By Kyle Prudhomme
DARTMOUTH, Mass. - When you look back on the emergence of women's soccer at the University of Massachusetts-Dartmouth, it can all be traced back to the 1992 team.
With six seniors on the team, all of whom were present from the inception of the program in 1988, and 10 freshmen new to collegiate athletics, the Corsairs made an unprecedented run to the national championship game.
Although the team fell short after being defeated by Cortland State by a 1-0 score in the final, the lasting-impact of the team is still present amongst the new generation of Corsairs.
"When we scrimmaged before the year I knew that we had a solid group of seniors and underclassmen," said the then head coach Ray Cabral. "When we started rolling in the victories, I really knew we had a solid group."
Solid may not fully justify how dominant the 1992 team was. On the roster were five All-Little East Conference honorees, the LEC Rookie of the Year, two All-New England recipients and one Div. III All-American.
In a time without automatic bids, teams were forced to stack their schedules with the best possible opponents to have any hope of making the national tournament. Going against the top teams in New England, the Corsairs held a 0.65 goals against average and averaged just under three goals per game.
The only two blemishes on its 17-2-1 regular season record came against familiar foes in Plymouth State and Salem State.
"They had the mindset they would win every game and even when they lost to a team they never thought it would happen twice, they just said we'll get them next time," said Cabral.
In the national tournament, the 1992 Corsairs exacted payback on the two team's that beat them earlier in the season, defeating Salem State in the opening round via penalty kicks before edging Plymouth State in a 1-0 final to move into the national semifinals.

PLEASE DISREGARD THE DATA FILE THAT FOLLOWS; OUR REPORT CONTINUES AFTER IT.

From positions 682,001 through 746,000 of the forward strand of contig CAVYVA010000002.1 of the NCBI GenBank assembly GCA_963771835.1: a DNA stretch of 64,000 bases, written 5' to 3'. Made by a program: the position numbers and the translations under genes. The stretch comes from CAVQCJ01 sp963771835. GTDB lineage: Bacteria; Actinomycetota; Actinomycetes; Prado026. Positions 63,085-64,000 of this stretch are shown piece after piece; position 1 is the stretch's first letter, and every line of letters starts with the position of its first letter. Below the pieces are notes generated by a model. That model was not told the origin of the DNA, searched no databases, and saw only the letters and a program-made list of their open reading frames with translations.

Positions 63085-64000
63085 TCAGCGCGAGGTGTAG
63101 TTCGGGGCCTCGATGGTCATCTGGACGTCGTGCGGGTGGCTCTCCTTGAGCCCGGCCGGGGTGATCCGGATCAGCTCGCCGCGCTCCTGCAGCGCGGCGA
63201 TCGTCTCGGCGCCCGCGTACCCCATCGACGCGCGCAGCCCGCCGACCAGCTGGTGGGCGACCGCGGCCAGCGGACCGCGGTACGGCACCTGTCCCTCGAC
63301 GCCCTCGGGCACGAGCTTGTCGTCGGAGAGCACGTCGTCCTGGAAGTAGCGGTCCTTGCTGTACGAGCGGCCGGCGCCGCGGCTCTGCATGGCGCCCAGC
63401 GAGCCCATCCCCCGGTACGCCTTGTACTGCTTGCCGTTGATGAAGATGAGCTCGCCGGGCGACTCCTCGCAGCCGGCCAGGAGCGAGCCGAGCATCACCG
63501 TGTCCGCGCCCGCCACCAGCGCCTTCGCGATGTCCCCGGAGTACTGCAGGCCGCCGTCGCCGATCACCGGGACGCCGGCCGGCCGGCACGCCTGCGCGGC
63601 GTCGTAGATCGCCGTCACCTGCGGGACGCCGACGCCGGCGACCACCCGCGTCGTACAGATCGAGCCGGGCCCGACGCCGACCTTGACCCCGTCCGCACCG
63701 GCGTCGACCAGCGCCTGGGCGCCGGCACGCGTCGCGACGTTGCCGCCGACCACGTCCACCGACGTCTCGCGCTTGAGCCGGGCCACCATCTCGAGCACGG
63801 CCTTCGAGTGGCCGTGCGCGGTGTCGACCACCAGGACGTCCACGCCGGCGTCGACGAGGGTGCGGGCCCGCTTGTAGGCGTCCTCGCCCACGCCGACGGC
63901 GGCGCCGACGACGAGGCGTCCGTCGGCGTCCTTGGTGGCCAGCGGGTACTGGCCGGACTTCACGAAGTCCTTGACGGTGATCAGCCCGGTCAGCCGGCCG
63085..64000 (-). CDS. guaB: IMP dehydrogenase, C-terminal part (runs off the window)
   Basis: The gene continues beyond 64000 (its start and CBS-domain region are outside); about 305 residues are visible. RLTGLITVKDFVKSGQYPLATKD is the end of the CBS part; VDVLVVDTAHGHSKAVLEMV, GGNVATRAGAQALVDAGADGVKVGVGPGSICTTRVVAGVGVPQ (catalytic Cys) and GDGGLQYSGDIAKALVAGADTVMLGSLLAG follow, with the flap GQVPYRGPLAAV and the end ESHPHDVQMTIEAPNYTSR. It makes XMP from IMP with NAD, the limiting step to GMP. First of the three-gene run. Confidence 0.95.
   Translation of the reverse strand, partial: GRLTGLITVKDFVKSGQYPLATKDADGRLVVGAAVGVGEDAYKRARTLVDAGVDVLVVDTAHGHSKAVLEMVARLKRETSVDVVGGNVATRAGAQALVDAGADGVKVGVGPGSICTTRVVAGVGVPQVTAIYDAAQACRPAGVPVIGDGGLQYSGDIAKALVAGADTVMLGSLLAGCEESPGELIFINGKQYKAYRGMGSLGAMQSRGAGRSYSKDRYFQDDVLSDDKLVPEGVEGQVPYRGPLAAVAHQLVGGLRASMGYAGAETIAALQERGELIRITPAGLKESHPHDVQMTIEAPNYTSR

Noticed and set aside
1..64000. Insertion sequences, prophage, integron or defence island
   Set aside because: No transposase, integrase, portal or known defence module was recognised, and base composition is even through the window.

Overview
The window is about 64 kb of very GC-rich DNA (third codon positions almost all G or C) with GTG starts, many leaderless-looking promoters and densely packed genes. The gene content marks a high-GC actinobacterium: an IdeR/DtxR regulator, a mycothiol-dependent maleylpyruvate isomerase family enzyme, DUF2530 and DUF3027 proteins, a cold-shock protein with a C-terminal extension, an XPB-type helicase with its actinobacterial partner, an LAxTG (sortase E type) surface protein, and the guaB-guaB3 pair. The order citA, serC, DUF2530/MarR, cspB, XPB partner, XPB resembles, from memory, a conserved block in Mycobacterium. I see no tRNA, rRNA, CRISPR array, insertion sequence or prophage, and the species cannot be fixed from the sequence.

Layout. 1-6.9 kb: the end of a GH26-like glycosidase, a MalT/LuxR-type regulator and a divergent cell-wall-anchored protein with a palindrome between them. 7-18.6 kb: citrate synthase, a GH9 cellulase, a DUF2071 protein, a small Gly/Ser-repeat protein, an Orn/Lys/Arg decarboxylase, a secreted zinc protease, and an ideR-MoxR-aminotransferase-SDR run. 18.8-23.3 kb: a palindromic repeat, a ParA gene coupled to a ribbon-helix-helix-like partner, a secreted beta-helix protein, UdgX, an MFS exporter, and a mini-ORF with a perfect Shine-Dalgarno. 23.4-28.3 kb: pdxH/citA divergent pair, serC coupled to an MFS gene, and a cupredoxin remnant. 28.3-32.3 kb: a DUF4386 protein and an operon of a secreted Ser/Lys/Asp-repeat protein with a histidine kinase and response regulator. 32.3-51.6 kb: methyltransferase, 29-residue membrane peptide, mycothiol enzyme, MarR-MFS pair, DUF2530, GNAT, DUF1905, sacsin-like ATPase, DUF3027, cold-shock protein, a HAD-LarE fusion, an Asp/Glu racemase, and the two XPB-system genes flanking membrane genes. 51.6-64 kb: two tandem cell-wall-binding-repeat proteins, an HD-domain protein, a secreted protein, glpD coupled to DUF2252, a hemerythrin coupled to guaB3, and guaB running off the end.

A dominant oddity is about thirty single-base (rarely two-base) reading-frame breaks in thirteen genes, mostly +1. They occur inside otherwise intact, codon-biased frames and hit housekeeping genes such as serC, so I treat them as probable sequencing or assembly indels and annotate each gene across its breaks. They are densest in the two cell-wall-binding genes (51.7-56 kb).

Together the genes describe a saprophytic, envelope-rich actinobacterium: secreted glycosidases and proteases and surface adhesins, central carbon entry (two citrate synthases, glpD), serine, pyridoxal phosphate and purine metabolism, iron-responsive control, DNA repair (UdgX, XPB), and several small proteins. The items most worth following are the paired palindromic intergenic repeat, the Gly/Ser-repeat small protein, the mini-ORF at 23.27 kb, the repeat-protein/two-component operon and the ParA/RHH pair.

"That team set the precedent and showed future teams what could be accomplished when you work hard together as a team. It was all about doing your best to help the team win," said Cabral, the winningest head coach in program history.
It all carried over in the following seasons with the 10 freshmen on the roster during the postseason adventure. In the next three seasons, the team combined for a 36-11-6 record, earning a second trip to the NCAA tournament in 1994, and a trip to Eastern Collegiate Athletic Conference tournament in 1995.
Now, 25 years later, that team is still being recognized for the contributions it made to the program, and for that historic-run that put it on the map.
Of the eight members in the Corsair Hall of Fame from women's soccer, five of come from the 1992 team, and in 1996 the entire team was inducted by the university.
The individual honorees in the Hall of Fame are Kathy Mahoney ('99), Rachel Barbarossa ('00), Mary Beth Shinney ('01), Annmarie Gagnon ('01) and head coach Cabral ('00).
The celebration of the team's praise-worthy accomplishments continues homecoming weekend as members of the 1992 national runner-up will be honored at halftime of the game against Western Connecticut, where it all come full circle.
"These ladies were competing at a time when women's soccer across the country was on an incredible growth spurt," said current women's soccer coach Kate Thomas. "The 1992 team were pioneers in their own right, creating a championship mentality from the very beginnings as a varsity program."